• Prepare your flower beds for new seeds and bulbs.
    It’s a good idea to spend some of February digging up your flower beds to aerate the soil. This will prepare them for when it is time to plant your new plants, seeds, and bulbs from next month onward.

 

March

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  • Plant shrubs and rose bushes.
    Ideally, all of your shrubs and rose bushes need to be planted toward the very end of March. This ensures that they have plenty of time to gestate before they are ready to flower. So, this is your very last chance to do this job for this year!
  • Deweed your garden.
    You might have noticed that quite a few weeds have started popping up in your garden over the last couple of months. Weeds love winter because all the wet weather makes the perfect growing conditions for them. So, you should go around your garden and deweed it all now. Even though more will crop up over summer, it’s a good idea to clear it out now so that your plants have the best chance of growing over the spring and aren’t competing for space and resources with weeds.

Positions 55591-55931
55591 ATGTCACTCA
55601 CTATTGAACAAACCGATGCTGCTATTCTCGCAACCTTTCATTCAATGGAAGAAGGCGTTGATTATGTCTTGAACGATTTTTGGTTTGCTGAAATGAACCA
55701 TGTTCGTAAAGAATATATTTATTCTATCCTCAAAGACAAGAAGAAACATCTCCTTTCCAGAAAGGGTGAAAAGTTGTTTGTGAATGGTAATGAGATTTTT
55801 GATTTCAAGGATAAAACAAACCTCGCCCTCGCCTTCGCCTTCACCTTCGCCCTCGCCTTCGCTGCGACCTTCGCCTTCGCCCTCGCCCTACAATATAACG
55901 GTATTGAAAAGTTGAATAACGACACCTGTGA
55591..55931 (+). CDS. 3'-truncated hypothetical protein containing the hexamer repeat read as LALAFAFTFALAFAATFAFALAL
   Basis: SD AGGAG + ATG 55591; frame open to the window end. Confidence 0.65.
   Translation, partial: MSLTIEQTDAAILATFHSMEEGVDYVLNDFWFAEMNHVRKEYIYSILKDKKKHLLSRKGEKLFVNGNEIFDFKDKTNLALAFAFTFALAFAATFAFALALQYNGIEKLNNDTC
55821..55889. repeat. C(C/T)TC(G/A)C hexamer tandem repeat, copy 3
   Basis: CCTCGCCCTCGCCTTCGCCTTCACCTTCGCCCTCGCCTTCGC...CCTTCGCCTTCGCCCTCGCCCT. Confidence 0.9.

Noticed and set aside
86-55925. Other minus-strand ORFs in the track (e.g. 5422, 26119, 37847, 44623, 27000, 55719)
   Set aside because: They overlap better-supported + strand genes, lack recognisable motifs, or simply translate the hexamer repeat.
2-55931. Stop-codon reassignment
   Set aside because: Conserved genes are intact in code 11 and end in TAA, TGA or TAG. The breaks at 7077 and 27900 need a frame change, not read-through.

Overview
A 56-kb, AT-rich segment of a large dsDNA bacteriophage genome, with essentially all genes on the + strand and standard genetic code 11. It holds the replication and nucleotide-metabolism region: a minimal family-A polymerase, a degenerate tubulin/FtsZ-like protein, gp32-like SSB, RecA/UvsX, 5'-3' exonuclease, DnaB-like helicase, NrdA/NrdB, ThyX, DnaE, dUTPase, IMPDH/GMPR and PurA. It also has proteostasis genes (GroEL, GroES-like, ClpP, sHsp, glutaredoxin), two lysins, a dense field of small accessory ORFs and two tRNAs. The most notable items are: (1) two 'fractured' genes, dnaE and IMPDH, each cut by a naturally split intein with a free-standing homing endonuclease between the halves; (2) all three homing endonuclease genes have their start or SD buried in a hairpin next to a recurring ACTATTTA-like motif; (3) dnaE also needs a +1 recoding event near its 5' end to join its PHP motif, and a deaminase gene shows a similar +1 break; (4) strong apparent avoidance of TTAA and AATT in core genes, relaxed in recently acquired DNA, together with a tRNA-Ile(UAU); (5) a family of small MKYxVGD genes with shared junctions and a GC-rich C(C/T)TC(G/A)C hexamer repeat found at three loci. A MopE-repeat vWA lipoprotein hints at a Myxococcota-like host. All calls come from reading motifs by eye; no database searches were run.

• Plant any bulbs that will flower in summer.
    Don’t forget to plant all your bulbs that will be flowering between June and September. You can’t afford to wait any longer as they won’t be ready in time!

 

 

April

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  • Get back into the habit of mowing your lawn.
    Now that the weather will start to improve, it’s time to get back to mowing your lawn on a regular basis. Ideally, you should be doing this once a week. That way, you can keep your lawn neat and tidy even when it is growing fast in the summer heat.
  • Start watering houseplants more regularly.
    During the winter months, you won’t have to water your houseplants too often as it won’t be that hot. But now that the mercury is starting to rise in the thermometer, it’s important that you get back into the habit of watering them. This should be done at least once a week but some plants that love their water will need to be done more frequently.